Connect with us

Business

Today’s Vehicles Are Akin To Horses: Coming Age Of Autonomous Vehicles Won’t Make Cars Obsolete

Once it’s widely adopted, self-driving technology will save lives, make commutes more productive and ease congestion in cities, but that doesn’t mean people will lose interest in driving vehicles themselves, or that their affinity for personal vehicles will diminish, says Mary DellaValle, editor of Shop Owner magazine.

Advertisement

The editor of ImportCar magazine for the majority of her 30-year career at Babcox Media, Mary has also worked on several custom publishing pieces for some of the major automotive OEMs. Her unique perspective of the import marketplace allows her to tailor the content of custom pieces to deliver our clients’ message with impact to a target audience. As an integral part of the Babcox editorial team, Mary assists with many other duties, including corporate communications and digital media properties.


Once it’s widely adopted, self-driving technology will save lives, make commutes more productive and ease congestion in cities, but that doesn’t mean people will lose interest in driving vehicles themselves, or that their affinity for personal vehicles will diminish.

Advertisement
Click Here to Read More
Advertisement

According to a panel of automotive experts, freedom, privacy, digital detoxing and the satisfaction of using your hands top the list of reasons why millions of Americans will continue driving and working on cars long after self-driving cars are the norm.

The expert panel, that included Bob Lutz, former vice chairman and head of product development at GM and Wayne Carini, host of Velocity TV’s “Chasing Classic Cars, attended the inaugural “Why Driving Matters” town hall discussion recently hosted at auction week in Arizona.

“There’s no need to panic, the transition to the future is going to take some time,” said Lutz, who predicted that in 10 years people-piloted cars will be banned in major cities in favor of standardized self-driving modules that won’t be individually owned. “[The federal government] isn’t going to tell us we can’t drive; they’re going to tell us we can’t drive in cities.” Total autonomy outside of cities, he said, is still “way out there.”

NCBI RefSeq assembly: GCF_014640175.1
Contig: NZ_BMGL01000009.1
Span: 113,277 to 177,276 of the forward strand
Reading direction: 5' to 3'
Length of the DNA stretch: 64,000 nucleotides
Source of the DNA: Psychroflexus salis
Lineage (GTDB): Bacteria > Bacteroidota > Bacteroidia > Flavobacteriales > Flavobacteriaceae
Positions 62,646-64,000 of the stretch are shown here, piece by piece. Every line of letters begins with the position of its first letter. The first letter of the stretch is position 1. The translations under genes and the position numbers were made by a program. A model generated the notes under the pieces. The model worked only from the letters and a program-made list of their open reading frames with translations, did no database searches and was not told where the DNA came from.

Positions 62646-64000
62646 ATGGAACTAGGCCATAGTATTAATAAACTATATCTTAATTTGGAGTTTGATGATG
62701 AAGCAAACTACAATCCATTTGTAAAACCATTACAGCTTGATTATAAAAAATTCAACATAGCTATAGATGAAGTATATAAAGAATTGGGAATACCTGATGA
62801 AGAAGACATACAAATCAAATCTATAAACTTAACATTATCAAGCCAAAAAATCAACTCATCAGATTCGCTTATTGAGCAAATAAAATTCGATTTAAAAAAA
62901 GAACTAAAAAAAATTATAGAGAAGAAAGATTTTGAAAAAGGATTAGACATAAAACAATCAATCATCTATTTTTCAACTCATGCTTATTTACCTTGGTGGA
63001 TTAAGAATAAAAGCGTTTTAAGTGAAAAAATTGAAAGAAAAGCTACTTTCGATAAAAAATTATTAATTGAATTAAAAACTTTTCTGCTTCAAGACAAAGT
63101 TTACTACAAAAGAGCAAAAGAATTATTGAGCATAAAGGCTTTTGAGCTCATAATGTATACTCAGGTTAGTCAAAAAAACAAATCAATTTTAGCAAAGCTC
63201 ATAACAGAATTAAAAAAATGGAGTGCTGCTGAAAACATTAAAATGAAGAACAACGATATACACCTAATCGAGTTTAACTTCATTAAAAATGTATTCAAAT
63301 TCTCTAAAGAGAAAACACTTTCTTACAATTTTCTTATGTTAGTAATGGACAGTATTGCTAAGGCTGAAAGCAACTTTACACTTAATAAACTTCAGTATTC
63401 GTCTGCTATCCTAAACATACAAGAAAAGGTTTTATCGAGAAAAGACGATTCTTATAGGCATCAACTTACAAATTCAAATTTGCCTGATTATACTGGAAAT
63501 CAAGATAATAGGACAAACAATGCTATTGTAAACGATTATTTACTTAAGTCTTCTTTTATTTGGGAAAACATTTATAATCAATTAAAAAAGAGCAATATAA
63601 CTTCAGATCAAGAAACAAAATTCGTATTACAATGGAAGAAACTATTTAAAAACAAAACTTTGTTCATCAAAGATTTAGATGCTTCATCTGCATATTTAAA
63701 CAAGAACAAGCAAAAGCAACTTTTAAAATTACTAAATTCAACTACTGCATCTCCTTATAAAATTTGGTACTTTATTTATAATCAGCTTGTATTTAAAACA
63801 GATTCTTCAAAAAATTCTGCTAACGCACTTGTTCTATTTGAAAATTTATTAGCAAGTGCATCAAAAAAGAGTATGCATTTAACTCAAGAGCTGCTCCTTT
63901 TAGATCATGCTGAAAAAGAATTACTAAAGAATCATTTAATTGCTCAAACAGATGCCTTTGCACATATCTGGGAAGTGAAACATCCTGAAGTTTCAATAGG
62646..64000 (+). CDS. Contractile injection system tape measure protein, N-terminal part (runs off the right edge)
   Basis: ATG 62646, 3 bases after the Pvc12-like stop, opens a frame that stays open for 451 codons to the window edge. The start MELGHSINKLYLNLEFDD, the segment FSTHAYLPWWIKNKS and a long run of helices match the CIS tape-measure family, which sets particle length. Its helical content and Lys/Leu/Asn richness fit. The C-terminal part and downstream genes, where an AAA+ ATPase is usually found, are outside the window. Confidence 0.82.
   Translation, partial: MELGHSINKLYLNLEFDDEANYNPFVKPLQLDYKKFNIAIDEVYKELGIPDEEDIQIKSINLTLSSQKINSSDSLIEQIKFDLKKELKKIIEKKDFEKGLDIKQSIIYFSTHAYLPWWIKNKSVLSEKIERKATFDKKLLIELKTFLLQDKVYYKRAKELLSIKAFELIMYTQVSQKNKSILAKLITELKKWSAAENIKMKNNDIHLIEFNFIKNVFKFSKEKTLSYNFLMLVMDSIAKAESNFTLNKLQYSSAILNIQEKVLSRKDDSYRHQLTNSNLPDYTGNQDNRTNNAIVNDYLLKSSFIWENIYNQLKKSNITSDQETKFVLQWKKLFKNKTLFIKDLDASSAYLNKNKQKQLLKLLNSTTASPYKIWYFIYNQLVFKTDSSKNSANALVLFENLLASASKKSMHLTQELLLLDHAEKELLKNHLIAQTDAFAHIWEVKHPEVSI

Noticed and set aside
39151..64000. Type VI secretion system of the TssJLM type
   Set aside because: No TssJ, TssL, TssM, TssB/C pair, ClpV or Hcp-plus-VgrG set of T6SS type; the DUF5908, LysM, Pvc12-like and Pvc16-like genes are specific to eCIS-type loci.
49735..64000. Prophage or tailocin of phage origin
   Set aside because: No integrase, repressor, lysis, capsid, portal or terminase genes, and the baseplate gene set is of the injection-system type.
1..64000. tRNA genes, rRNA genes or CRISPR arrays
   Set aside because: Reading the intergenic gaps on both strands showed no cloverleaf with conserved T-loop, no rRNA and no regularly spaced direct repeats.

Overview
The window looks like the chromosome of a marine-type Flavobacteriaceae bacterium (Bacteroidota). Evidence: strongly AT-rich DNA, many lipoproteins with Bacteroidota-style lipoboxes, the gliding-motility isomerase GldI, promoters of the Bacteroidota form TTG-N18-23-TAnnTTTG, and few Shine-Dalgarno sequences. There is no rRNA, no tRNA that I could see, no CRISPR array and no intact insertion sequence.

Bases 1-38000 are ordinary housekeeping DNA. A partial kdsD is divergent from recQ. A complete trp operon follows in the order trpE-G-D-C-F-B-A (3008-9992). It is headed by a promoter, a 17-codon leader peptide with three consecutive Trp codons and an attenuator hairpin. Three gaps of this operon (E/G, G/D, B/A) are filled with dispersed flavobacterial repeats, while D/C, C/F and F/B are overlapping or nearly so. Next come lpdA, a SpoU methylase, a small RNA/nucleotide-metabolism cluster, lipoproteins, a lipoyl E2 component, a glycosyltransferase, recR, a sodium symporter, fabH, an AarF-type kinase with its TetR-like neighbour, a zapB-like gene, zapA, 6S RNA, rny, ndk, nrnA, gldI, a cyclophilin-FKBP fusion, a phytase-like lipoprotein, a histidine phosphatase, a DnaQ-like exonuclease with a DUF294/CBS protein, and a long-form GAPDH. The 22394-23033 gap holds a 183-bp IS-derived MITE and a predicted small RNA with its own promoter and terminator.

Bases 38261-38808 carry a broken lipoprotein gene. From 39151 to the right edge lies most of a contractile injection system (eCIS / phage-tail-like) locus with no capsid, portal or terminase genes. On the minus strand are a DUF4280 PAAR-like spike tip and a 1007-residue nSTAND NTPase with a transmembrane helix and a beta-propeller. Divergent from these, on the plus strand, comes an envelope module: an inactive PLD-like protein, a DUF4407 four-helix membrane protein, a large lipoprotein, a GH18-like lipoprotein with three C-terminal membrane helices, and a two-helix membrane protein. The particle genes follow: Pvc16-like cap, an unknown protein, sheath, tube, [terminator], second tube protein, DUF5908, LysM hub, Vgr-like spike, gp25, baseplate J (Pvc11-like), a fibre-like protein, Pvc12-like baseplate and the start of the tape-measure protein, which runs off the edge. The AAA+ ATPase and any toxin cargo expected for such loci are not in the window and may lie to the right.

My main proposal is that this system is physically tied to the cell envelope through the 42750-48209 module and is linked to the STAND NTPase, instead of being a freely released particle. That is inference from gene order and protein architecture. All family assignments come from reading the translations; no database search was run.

Putting things in perspective, Lutz said autonomous vehicles are analogous to horses when mass-produced cars were introduced. Horses didn’t go away; they just weren’t allowed on the road. “The horse industry is still a gigantic industry and a wonderful hobby.”

Advertisement

Carini emphasized the satisfaction many people feel in repairing, building and restoring vehicles. “Cars are only about a century old and public fascination with them isn’t about to fade,” he said.

While alternate transportation options like autonomous vehicles provide time-starved customers with a new mode of convenience, they won’t displace that sense of satisfaction and feeling of control that only a personal vehicle can provide.

What are your customers saying about autonomous vehicle technology? Have they expressed concerns with you? Share their thoughts with us by emailing me at [email protected].

Advertisement
Click to comment

Loading Post...

Loading Post...

Loading Post...

Advertisement

POPULAR POSTS

Shop Operations

Relax – R1234yf Is Not The End Of The World

Top Shop Automotive: Three Talented Guys And A Successful Automotive Repair Shop

Executive Interviews

Executive Interview: Robert Sanford, General Director, ACDelco

ACDelco Introduces Brake Pipe Kits For GM Trucks, SUVs

Connect